Using your fire extinguisher
The U.S. Fire Administration has a four-step guide to fire extinguisher use called PASS.
Pull the pin. Point the extinguisher away from you and pull the locking pin.
Aim. Point the extinguisher toward the base of the fire.
Squeeze. Squeeze the lever to activate the fire extinguisher.
Sweep. Spray the extinguisher in a side-to-side motion to cover the base of the fire.
Before you pick up a fire extinguisher:
- Alert other people in your home
- Call 911
- Check your escape route
- Smoke is deadly
- Never try to put out a large fire
- When in doubt, get out
Maintaining your fire extinguisher
In addition, fire extinguishers must be maintained annually in accordance with local, state, and national codes and regulations. This is a thorough examination of the fire extinguisher’s mechanical parts, fire extinguishing agent, and the expellent gas. Your fire equipment professional is the ideal person to perform the annual maintenance because they have the appropriate servicing manuals, tools, recharge materials, parts, lubricants, and the necessary training and experience.
Inspect fire extinguishers at least once a month (more often in severe environments). Fire extinguisher maintenance is important for everyone’s safety.
You must ensure that:
- The extinguisher is not blocked by equipment, coats or other objects that could interfere with access in an emergency.
- The pressure is at the recommended level. On extinguishers equipped with a gauge (such as that shown on the right), the needle should be in the green zone – not too high and not too low.
- The nozzle or other parts are not hindered in any way.
- The pin and tamper seal (if it has one) are intact.
- There are no dents, leaks, rust, chemical deposits and/or other signs of abuse/wear. Wipe off any corrosive chemicals, oil, gunk etc. that may have deposited on the extinguisher.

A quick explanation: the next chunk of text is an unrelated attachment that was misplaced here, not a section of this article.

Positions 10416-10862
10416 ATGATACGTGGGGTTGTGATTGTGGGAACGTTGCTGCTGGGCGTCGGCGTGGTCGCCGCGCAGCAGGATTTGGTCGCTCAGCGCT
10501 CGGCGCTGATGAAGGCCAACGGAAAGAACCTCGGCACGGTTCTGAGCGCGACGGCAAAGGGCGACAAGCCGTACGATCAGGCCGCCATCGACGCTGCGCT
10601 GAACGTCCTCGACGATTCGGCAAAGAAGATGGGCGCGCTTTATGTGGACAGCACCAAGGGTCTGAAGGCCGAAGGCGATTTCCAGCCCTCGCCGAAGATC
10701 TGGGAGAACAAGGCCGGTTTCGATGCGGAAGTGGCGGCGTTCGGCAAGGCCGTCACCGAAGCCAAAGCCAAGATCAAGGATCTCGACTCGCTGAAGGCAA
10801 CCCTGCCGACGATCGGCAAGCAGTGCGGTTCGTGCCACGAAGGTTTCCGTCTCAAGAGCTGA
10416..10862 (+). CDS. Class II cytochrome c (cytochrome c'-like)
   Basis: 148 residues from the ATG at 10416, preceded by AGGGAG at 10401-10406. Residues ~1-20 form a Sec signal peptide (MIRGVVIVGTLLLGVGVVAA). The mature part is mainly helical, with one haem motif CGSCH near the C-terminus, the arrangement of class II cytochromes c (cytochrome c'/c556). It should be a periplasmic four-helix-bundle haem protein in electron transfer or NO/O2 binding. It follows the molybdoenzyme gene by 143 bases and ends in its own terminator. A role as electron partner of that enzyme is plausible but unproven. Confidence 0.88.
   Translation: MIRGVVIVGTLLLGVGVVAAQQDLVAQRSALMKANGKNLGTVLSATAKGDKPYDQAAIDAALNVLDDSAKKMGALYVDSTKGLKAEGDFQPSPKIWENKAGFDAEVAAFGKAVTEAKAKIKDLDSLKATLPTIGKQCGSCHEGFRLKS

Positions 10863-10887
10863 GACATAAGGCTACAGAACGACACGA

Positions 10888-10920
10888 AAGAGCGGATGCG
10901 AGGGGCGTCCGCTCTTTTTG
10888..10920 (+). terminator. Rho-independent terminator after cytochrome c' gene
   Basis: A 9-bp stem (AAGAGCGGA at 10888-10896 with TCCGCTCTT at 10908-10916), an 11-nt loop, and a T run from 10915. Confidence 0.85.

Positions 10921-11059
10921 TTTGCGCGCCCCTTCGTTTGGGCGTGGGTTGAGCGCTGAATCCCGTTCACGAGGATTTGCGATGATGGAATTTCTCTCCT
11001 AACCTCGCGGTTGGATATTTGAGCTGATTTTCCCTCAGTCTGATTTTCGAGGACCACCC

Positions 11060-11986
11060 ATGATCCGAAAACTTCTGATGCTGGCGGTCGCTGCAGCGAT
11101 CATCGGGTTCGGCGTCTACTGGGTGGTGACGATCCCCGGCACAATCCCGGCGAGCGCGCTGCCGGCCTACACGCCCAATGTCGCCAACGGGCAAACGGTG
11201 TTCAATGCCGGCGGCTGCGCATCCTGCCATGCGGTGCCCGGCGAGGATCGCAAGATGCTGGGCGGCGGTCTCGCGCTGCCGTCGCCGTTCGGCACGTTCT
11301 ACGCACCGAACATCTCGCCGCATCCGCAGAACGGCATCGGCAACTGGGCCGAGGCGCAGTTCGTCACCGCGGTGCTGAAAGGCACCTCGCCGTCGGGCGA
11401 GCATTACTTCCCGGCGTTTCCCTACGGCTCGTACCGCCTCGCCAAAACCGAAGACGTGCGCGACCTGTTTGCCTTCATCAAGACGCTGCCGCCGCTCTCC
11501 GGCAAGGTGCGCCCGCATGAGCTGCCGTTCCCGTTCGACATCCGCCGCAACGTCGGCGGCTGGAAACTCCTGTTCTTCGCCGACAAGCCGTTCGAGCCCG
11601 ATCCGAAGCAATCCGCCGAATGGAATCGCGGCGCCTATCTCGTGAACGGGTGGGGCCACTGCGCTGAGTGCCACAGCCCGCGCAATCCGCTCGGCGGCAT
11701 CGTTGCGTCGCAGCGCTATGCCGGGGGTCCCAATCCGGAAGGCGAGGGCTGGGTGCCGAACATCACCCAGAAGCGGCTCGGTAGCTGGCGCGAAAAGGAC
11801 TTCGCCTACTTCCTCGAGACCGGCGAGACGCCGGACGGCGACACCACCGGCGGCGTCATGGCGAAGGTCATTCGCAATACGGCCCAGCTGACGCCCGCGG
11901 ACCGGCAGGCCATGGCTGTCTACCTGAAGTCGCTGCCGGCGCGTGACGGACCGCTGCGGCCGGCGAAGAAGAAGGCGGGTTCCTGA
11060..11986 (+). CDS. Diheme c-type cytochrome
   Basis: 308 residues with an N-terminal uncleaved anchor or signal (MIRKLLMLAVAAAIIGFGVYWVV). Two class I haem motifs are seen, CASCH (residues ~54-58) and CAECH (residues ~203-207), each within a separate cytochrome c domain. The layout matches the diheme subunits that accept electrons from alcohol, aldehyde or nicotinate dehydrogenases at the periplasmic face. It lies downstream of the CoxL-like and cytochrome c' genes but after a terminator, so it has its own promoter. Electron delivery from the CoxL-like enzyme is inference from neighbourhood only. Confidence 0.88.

Some manufacturers recommend shaking your dry chemical extinguishers once a month to prevent the powder from settling/packing.
Fire extinguishers should be pressure tested (a process called hydrostatic testing) after a number of years to ensure that the cylinder is safe to use. Consult your owner’s manual, extinguisher label or the manufacturer to see when yours may need such testing.
If the extinguisher is damaged or needs recharging, replace it immediately!
IMPORTANT: Recharge all extinguishers immediately after use regardless of how much they were used.
What is the difference between a fire extinguisher inspection and fire extinguisher maintenance?
INSPECTION: An inspection is a “quick check” to give reasonable assurance that a fire extinguisher is available, fully charged and operable. The value of an inspection lies in the frequency, regularity, and thoroughness with which it is conducted. The frequency will vary from hourly to monthly, based on the needs of the situation. Inspections should always be conducted when extinguishers are initially placed in service and thereafter at approximately 30-day intervals.
MAINTENANCE: Fire extinguishers should be maintained at regular intervals (at least once a year), or when specifically indicated by an inspection. Maintenance is a “thorough check” of the extinguisher. It is intended to give maximum assurance that an extinguisher will operate effectively and safely. It includes a thorough examination and any necessary repair, recharging or replacement. It will normally reveal the need for hydrostatic testing of an extinguisher.